Metal detecting is a crazy hobby – well, at least that is how many people view those silly guys and gals who are wandering around beaches swinging a metal rod with a sensor on one end and gauges on the other and all connected with a set of headphones. Crazy as it may look, to the enthusiastic metal detectorists, the thrill of unearthing the next treasure becomes very addictive.
I have always been a little curious about metal detecting but became thoroughly convinced I had to have a machine of my own after witnessing a friend of mine finding an 1881 US silver dollar at an old site west of Wetaskiwin. It wasn’t long before I bought my first Garrett 150 metal detector. I was excited. Just what I had dreamed of, digging in the dirt and sand and finding those elusive old coins and relics.
Thinking back, that was about 30 years, and about 3000 coins, 50 rings, watches, keys and many other treasures ago.
I was pretty proud of that very first $149 machine and even prouder when it discovered my first coin. But that was nothing compared to several months later when it made some positive sounding beeps on a beach at Muriel Lake near Bonnyville. I turned up a King George V nickel and was definitely hooked.
Recently, when examining some of the rings I have collected for gold and silver content, I became curious about a dirty and corroded brass metal ring. In my mind, it was in the category of, “it’s a ring but nothing very special” until I stuck it under the light and magnifying glass. Inside the band was a tiny engraving that sparked my curiosity and interest; a “U” with and arrow through it and a “7”.
After doing some searching on the net, the best I have come up with is it may be aboriginal symbols? The ‘U’ being a person or man, the arrow is an arrow and the ‘7’ is a symbol for a boomerang? Likely very inaccurate, but the best I can come up with so I am appealing to our readers to provide some insight into this mysterious find.
With a new metal detecting season about to begin, over the years I have moved up four levels of sophistication of detector and am now sporting a Garrett 2500. My Garrett 1000 still remains as my reliable backup. My detector travels with me from spring thaw to fall freeze-up and provides me with a few minutes of entertainment during a rest stop or several hours of fun and exercise during serious searching at old building sites or on beaches.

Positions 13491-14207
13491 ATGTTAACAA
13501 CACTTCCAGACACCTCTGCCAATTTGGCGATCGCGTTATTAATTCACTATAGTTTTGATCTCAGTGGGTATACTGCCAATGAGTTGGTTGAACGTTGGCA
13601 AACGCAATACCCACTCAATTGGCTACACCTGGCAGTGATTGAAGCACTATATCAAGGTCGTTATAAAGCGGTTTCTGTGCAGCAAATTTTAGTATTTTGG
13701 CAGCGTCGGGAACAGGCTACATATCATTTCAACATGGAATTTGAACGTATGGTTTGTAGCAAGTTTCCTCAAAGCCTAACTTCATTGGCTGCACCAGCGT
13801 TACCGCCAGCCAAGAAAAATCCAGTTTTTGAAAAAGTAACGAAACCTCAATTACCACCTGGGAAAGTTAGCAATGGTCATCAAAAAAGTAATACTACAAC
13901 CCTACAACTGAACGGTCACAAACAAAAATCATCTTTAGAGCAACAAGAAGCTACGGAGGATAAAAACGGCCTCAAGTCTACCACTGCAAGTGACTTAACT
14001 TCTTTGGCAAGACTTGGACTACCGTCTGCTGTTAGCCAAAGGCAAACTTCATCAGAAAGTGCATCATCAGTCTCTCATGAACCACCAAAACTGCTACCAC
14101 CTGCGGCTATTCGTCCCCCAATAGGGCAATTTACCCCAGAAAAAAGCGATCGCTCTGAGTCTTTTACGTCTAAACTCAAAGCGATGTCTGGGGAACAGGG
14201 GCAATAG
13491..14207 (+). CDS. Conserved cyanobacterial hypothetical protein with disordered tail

People ask,”What is the most interesting thing you have found?” This is very difficult to answer but I still wonder, what is the story is behind the wedding band I found by a group campfire in a residential camp? Or how did the person who lost their large set of keys get home and into their house? Or what did the lady feel when she noticed her ring with 16 diamonds was missing? I will never likely know the answers to those questions but I do have a feeling of satisfaction when seeing those happy faces after my metal detecting efforts returned the lost special ring, bracelet, keys or other valued items.
Every find is a treasure; even some of the junk can provide a historical message. Mine includes coins dating from 1910 to the loonies and toonies of today; rings, watches and other jewelry, key sets, badges, shell casings and numerous other artifacts.
Perhaps the most interesting find, was a totally unexpected one. I had thrown a variety of coins in the grass on my front lawn in Wetaskiwin to fine-tune my new Graphic Target Imaging Garrett 2500 detector. I started to find the nickels, quarters and loonies I had seeded, but my astonishment, amongst them was an 1867-1927 Confederation coin buried beneath the grass on my very own front lawn.
Who knows, maybe this year will turn up an older coin, a ring with more diamonds, or a more interesting artifact. Regardless, I am looking forward to another season of metal detecting and the healthy and relaxing three mile walks and numerous knee bends during each outing.
If you would like more information about this exciting and relaxing hobby, feel free to contact me at firstname.lastname@example.org.